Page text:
Tuesday, March 14, 2023

David Raleigh

The management of University Hospital Limerick (UHL) is focused on ensuring staffing deficits are tackled as a priority, the the UL Hospital Group (ULHG) has said after Intensive Care Unit nurses at the hospital threatened strike action last Monday.

A spokesman for ULHG said it was “disappointed” by Monday’s announcement by the Irish Nurses and Midwives Organisation (INMO) that ICU nurses at UHL who are members of the union will be balloted for industrial action.

“It is premature given that local engagement and other dispute resolution procedures have not been exhausted,” the spokesperson for ULHG said.

He added staff in the group were being “redeployed” to UHL’s ICU “to support patient care when required” and that “standards of care in the ICU, which requires one-to-one care, have always been maintained”.

“Like all hospitals around the country, we are affected by staffing challenges and there is a concerted focus by the management at the hospital to ensure that staffing deficits are prioritised,” the spokesperson said.

“We are fortunate to have one of the most modern ICUs in the country. Staff working in the ICU provide exceptional care to our patients.”


The hospital spokesman said the ULHG remained “committed to engaging on the matter to ensure satisfactory resolution of the matter”.

He said “nurse management at UHL engages regularly with INMO colleagues at the joint Nurse Management Union Forum” where “issues relating to staffing and other matters are discussed”.

“Nurse management have had two specific meetings with the INMO on the matter of ICU staffing and these have informed recruitment campaigns as well as planning for nursing staff leave entitlements. These meetings have also led to the implementation of a number of short-term measures to ensure the continued safe delivery of care.”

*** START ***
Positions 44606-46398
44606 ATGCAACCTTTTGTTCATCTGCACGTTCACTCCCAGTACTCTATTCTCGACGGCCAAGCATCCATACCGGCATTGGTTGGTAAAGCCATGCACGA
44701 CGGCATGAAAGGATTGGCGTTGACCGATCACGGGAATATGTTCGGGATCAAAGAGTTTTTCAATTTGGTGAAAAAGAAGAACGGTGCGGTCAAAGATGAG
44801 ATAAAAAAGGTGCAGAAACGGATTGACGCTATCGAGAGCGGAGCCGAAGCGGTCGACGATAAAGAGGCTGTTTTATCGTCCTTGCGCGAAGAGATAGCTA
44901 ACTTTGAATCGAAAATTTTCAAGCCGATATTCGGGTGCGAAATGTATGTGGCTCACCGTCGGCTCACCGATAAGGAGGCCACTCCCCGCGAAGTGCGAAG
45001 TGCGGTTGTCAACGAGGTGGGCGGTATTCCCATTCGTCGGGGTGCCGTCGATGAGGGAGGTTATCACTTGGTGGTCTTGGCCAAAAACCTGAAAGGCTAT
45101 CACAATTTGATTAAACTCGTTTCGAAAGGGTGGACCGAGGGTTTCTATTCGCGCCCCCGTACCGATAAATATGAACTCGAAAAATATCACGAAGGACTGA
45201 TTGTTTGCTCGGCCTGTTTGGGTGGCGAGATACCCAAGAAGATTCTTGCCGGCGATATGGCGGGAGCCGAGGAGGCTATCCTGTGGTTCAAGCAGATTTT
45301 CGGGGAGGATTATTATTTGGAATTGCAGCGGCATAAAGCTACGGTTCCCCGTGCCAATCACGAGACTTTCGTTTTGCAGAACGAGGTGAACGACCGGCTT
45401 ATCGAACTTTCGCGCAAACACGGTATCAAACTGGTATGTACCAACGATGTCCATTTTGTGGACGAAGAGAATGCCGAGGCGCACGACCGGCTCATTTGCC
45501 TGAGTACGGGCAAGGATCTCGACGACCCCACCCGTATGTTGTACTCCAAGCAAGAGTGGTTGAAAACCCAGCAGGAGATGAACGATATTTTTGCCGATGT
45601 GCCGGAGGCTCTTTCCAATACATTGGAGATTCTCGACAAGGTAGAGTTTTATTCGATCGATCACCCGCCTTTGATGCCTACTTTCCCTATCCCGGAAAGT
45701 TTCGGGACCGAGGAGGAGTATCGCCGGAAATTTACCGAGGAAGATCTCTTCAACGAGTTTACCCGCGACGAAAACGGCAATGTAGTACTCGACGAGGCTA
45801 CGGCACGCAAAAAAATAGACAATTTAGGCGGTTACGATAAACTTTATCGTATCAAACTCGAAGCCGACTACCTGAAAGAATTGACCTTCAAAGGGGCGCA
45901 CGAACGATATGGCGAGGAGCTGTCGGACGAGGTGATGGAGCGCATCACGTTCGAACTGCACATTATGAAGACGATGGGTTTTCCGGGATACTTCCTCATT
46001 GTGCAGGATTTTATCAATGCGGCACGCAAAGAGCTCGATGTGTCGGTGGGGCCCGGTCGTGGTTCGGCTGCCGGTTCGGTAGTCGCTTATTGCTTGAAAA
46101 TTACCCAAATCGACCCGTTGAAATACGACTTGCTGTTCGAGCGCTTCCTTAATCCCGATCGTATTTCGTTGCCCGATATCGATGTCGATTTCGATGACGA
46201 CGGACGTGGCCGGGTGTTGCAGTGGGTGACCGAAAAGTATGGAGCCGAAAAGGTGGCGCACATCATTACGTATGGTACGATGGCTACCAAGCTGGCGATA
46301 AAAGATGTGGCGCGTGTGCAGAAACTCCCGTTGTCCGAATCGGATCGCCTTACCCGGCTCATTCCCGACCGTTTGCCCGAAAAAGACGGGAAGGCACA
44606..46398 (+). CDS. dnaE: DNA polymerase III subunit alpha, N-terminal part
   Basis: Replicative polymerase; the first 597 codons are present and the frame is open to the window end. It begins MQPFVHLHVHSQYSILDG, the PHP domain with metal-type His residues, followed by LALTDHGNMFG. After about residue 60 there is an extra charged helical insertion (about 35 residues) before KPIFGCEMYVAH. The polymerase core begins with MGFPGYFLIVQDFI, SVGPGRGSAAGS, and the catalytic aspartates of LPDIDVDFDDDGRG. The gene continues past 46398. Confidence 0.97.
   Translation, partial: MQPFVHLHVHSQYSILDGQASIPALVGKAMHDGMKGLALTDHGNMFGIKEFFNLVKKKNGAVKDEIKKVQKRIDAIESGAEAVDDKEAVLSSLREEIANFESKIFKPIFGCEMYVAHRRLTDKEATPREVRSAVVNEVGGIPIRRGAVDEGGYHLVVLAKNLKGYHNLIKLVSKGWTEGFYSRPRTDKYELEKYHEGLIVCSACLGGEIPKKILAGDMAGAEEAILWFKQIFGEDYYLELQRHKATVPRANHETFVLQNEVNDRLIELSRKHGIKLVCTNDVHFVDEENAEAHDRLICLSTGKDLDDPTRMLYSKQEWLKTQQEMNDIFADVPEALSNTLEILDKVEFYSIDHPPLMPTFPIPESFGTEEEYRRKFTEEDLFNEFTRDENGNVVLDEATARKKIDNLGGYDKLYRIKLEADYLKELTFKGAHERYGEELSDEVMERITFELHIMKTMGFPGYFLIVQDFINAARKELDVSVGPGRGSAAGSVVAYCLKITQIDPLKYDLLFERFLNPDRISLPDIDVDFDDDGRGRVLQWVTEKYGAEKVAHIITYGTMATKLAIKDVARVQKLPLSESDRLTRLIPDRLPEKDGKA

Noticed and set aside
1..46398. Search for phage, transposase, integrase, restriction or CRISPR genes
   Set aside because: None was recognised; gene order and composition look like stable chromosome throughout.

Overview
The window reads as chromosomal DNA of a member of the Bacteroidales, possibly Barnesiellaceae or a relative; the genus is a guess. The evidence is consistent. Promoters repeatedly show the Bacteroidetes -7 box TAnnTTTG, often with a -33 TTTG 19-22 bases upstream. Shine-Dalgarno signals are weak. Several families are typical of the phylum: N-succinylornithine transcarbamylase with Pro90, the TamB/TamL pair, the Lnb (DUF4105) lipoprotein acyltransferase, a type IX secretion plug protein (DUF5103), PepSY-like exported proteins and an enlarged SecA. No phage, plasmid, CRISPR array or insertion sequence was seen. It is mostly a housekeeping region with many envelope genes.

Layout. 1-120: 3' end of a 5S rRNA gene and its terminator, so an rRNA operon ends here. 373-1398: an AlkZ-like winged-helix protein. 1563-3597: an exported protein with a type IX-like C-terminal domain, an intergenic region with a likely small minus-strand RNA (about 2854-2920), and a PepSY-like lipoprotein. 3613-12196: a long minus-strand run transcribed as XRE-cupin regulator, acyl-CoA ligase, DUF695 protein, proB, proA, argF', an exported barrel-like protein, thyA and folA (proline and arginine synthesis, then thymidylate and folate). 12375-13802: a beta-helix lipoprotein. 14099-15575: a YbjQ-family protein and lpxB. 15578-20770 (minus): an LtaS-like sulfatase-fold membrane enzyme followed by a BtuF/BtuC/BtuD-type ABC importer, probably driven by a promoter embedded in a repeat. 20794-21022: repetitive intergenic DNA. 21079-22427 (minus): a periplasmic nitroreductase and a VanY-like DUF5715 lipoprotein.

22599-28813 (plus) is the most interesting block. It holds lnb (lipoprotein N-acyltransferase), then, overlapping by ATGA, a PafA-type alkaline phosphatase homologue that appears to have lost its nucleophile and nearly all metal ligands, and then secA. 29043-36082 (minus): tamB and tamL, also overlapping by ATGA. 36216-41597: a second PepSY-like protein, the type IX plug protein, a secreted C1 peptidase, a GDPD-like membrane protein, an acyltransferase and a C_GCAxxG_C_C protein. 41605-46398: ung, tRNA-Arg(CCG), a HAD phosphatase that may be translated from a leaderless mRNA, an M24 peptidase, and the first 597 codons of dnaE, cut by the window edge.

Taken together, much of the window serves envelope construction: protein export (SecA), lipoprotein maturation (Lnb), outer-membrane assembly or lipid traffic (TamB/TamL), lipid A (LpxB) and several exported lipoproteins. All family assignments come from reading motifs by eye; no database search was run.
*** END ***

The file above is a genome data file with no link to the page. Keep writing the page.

“Our nursing recruitment campaign has been underway for some time, is running nationally and internationally, and includes a bespoke campaign for ICU nursing.”

He added: “We have six clinical skills facilitator positions within our critical care unit, who support a significant training programme which includes new staff in the ICU unit.


On January 3rd, ULHG declared a “major internal incident” of patient overcrowding in UHL along with unsustainable pressure on its Emergency Department.

Despite a range of measures aimed at reducing the trolley crisis at UHL, persistent overcrowding has continued.

On Monday, the INMO announced it had begun the process of balloting ICU nurses at UHL “in pursuance of safe staffing”.

“After exhausting negotiations at local level, the INMO has been mandated by members to commence a ballot for industrial action in the Intensive Care Unit in University Hospital Limerick,” Mary Fogarty, INMO assistant director of relations, said.

“The issues that exist in University Hospital Limerick have been well documented by this union. The lack of consistent safe staffing in the intensive care unit is having a detrimental impact on the physical and mental wellbeing of our members working in this unit and their patients,” she added.

“Hospital management have failed to provide an appropriate contingency plan to address the nurse deficits in the ICU and the enablement of outstanding annual leave, time off In Lieu to be taken and/or paid to nurses as requested.

“A ballot will take place over the coming weeks, and we will notify hospital management of the outcome upon completion.”

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